How to Prevent Late Blight

Protect your crops by priming yourself with some know-how

Fine Gardening - Issue 131

No more late blight!
Photo/Illustration: Steve Aitken

Northeastern gardeners have not quite recovered from the late-blight outbreak of 2009. To help prevent future outbreaks, prime yourself with some know-how.

 Late blight is a plant disease that mainly attacks potatoes and tomatoes. It is caused by an oomycete pathogen that infects a plant, causing it to develop a fungus, which in turn produces millions of fungal spores. These spores travel through the air, land on other plants, and—if the weather is sufficiently wet—cause new infections.
Dark brown–purple lesions appear on the leaves and stems of infected plants; the leaves may also turn yellow. On tomato fruit, late blight causes dark, firm, greasy-looking lesions.
Infected potatoes have rotten brown spots on the surface of the tuber. Once a plant is infected, the fruit or tuber will quickly rot. It is important to destroy—not compost—all infected plants. Some farmers recommend burning the plants and fruit/tubers of late-blight victims.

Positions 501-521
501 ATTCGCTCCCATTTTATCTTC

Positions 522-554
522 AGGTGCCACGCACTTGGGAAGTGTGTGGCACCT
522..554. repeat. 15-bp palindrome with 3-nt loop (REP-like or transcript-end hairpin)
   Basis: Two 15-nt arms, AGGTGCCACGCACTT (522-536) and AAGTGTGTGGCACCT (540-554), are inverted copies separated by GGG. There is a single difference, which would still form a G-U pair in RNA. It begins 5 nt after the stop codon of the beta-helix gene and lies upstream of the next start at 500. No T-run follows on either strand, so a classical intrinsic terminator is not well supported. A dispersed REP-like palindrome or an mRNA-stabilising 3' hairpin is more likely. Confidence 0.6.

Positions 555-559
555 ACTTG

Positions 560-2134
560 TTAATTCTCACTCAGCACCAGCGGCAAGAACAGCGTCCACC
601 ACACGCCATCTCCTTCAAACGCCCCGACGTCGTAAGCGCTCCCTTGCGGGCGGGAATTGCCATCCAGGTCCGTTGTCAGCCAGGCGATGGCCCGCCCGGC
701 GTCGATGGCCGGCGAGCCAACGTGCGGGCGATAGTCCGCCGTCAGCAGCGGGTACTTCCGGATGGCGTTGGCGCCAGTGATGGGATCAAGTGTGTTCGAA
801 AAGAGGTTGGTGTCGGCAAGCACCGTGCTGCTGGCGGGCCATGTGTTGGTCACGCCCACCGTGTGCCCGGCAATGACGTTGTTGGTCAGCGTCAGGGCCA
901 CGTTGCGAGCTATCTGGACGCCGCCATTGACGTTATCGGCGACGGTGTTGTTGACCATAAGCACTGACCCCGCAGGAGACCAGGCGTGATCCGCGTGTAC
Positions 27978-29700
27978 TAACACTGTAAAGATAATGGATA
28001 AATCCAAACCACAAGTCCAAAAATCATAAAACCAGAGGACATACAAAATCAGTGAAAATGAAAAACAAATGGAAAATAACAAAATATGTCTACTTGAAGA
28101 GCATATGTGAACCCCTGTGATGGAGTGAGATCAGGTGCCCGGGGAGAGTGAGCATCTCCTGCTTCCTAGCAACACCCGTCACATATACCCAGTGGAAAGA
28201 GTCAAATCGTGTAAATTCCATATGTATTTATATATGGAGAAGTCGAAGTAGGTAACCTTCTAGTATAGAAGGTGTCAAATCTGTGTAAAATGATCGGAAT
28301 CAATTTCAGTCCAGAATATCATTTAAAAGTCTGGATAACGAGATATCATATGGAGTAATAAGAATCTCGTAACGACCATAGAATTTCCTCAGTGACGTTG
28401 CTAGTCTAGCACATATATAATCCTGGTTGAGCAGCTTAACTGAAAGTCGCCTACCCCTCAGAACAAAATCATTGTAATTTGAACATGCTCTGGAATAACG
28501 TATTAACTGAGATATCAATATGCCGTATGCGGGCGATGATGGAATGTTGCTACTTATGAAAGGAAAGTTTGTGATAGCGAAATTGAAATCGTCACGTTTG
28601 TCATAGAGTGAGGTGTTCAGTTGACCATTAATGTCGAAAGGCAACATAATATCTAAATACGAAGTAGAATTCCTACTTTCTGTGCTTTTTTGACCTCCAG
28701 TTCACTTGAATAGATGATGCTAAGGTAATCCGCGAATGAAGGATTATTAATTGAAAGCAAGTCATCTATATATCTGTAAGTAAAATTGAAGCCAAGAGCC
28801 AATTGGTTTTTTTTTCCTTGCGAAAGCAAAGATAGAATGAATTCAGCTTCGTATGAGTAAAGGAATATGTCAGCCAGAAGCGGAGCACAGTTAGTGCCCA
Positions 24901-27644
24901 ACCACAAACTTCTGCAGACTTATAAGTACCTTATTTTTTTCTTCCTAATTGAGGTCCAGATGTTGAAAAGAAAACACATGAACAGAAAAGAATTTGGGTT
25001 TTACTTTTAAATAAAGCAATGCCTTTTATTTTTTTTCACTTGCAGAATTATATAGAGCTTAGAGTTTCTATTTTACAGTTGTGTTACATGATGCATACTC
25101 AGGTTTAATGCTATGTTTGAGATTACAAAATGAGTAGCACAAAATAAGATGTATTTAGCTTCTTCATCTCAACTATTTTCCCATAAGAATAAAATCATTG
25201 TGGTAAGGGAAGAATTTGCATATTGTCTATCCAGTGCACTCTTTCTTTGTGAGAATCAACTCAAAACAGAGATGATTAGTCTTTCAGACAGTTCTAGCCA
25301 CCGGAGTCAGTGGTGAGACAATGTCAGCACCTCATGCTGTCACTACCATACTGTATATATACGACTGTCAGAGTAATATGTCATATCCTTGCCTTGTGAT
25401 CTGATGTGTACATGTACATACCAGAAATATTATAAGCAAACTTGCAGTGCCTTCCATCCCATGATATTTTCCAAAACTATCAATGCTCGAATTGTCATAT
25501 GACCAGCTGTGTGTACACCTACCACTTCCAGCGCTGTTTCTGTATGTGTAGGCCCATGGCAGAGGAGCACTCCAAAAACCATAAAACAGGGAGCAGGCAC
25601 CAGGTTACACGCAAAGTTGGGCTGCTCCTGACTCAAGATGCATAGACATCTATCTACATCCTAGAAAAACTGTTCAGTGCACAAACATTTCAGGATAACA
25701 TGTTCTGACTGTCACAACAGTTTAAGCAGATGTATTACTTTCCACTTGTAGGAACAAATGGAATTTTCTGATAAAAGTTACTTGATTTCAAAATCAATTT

How to prevent it

Late blight can only survive on living tissue—like potato tubers or tomato transplants, for example. Start your toma­toes from seed at home, or buy transplants from a reputable nursery. When it comes to potatoes, examine your seeds carefully before you plant, and plant only healthy-looking, blemish-free tubers. If you had an outbreak of late blight last year, do not use seeds or tubers that you saved and don’t plant new transplants or tubers in the same spot the following year.
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